Driving After the Influence

If Washington legalizes dope, driving there could become risky for tokers.

Oregon medical marijuana patients might have reason to worry if the state of Washington's dope legalization initiative passes in November—that is, if they ever plan on driving in Washington.

"There's a poison pill in the bill," says No on I-502 campaign spokesman Steve Sarich, a pro-marijuana activist.

At issue is a provision in the Washington measure establishing a maximum amount of THC, the intoxicant in marijuana, allowed in a driver's blood.

If I-502 passes, any amount above 5 nanograms of THC per milliliter of blood could result in a driving under the influence of drugs (DUID) charge.

There's reason for marijuana smokers to worry. More than 275,000 vehicles cross the Columbia River daily, and in them are some of Oregon's 54,280 medical marijuana patients. 

Portlander Anthony Johnson, who heads the National Cannabis Coalition, says Oregonians should beware.

"It definitely affects anyone who uses cannabis heavily," Johnson says.

Activists in Washington argue the cutoff point is arbitrary, noting that THC stays in the blood of heavy cannabis users long after they've stopped smoking. 

A 2011 National Institute on Drug Abuse study found that THC could stay in the blood for up to 33 days at very low levels, and concluded the presence of THC in the blood does not necessarily indicate a state of intoxication or impairment.

"NIDA people are pretty staunch anti-drug advocates," says Philip Dawdy, a Seattle pro-marijuana activist (and former WW reporter) opposed to the measure. "If you have federal researchers saying that, it's explosive."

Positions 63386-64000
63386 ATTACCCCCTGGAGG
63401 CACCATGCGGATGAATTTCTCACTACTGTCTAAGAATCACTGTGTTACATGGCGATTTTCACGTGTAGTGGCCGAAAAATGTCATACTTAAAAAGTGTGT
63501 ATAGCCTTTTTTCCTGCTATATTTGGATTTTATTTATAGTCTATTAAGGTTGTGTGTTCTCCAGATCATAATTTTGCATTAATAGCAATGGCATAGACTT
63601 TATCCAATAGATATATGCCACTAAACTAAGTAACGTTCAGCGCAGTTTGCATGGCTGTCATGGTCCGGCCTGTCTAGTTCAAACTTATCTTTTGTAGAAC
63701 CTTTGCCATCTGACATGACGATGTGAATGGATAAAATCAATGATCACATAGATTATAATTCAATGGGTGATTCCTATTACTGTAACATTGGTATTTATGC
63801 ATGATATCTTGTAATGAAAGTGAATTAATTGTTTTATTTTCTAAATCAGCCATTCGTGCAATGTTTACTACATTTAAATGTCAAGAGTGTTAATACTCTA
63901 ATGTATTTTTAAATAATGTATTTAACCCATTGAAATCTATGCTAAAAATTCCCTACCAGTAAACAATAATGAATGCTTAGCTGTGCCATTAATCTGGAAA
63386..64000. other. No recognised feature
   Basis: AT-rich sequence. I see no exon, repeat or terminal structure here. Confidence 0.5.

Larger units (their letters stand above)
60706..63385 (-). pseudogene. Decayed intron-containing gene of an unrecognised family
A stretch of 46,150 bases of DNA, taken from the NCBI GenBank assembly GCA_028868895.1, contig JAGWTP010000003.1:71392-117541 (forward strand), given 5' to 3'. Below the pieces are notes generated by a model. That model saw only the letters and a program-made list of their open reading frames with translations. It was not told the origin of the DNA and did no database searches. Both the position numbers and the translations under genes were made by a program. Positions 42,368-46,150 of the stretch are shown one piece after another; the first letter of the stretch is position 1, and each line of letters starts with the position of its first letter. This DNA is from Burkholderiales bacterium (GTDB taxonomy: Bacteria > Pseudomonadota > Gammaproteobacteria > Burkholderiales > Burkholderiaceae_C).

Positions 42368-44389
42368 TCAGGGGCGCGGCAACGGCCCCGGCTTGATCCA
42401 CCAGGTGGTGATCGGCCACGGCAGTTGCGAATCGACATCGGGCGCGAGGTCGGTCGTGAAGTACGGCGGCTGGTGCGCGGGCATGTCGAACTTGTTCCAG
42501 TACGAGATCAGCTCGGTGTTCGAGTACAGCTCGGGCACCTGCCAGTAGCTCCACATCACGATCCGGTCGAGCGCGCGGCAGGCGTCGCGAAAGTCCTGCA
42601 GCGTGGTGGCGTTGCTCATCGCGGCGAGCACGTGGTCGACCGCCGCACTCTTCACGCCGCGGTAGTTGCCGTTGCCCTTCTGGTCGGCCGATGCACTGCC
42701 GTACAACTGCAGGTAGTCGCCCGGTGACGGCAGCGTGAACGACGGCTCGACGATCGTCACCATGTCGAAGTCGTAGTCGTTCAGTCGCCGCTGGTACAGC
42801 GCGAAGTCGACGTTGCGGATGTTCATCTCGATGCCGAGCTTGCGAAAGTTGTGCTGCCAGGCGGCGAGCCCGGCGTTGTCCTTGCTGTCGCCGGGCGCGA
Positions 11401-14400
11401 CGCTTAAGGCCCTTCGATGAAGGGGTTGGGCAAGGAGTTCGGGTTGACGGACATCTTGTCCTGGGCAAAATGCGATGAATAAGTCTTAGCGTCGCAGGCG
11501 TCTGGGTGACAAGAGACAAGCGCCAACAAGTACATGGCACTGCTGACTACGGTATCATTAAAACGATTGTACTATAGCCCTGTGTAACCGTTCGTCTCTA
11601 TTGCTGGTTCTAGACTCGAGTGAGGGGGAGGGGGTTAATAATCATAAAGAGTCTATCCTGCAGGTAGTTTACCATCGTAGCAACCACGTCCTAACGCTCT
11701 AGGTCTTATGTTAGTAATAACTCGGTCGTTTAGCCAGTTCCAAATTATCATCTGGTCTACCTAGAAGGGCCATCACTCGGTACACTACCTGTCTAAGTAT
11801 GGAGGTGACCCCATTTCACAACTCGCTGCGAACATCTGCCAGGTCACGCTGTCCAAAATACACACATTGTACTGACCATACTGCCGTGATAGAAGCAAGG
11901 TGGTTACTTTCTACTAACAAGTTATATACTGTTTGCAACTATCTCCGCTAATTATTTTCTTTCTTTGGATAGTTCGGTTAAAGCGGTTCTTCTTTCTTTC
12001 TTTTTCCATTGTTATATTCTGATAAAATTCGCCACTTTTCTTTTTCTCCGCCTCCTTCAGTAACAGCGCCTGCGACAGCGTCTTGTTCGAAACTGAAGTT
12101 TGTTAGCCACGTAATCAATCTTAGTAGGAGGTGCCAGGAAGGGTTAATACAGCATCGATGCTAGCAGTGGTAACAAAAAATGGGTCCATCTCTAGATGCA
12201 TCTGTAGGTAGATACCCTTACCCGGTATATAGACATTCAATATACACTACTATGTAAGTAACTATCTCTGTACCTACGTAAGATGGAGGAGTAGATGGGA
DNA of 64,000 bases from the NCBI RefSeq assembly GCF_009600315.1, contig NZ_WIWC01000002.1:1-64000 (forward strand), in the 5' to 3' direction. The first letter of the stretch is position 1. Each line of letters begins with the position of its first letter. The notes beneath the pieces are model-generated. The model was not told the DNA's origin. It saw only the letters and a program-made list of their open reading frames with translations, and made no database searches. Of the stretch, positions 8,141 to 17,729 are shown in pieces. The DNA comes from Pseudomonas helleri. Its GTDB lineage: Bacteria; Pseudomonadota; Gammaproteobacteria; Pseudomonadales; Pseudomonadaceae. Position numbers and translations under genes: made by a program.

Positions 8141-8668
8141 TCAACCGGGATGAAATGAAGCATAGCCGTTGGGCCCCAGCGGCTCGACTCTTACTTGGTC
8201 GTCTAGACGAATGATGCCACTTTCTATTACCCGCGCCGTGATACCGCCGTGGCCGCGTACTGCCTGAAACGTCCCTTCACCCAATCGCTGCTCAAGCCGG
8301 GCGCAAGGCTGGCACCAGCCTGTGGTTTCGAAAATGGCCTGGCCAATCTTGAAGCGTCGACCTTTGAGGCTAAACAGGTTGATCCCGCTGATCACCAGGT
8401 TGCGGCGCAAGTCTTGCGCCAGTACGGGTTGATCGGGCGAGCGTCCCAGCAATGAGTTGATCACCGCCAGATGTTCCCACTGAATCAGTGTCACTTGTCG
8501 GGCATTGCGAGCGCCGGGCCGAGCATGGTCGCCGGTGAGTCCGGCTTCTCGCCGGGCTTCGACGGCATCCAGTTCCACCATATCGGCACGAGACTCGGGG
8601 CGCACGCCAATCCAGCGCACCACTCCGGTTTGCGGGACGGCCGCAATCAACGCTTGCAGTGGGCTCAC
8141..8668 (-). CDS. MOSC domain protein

I-502 campaign manager Alison Holcomb says concerns about unimpaired drivers being arrested are unwarranted.

"Nothing will change in terms of how the DUI laws are enforced," Holcomb says. "The arresting officer still has to have evidence of impaired driving."

Under current Washington State Patrol procedure, officers must bring in a drug recognition expert if they suspect a driver of marijuana impairment. The expert then determines whether there is reasonable cause to have the driver take a blood test.

The only thing that will change if the measure passes is the new THC standard.

Holcomb says backers of Washington's legalization measure added the DUID provision because voters like it.

She notes that other medical-marijuana states, such as Ohio and Nevada, have stricter standards than Washington proposes: 2 nanograms of THC per milliliter of blood. Some states, such as Michigan, have zero THC tolerance.

NIDA investigator Marilyn Huestis says some occasional users of cannabis can be impaired with THC levels as low as 1 nanogram per milliliter, which means Washington's proposed limit is liberal.

"Many people are looking for a per se law for drugs in general that's much lower," Huestis says.

Like Washington, Oregon has no fixed threshold for marijuana impairment.

For minors, the proposed Washington law is much stricter. Drivers under 21 face a DUID for any trace of marijuana.

Sarich, the spokesman for No on I-502, says that's another reason his group opposes the measure.

"We have medical marijuana patients who are under 21," he says. "They have to decide whether to stop their medication or stop going to work.”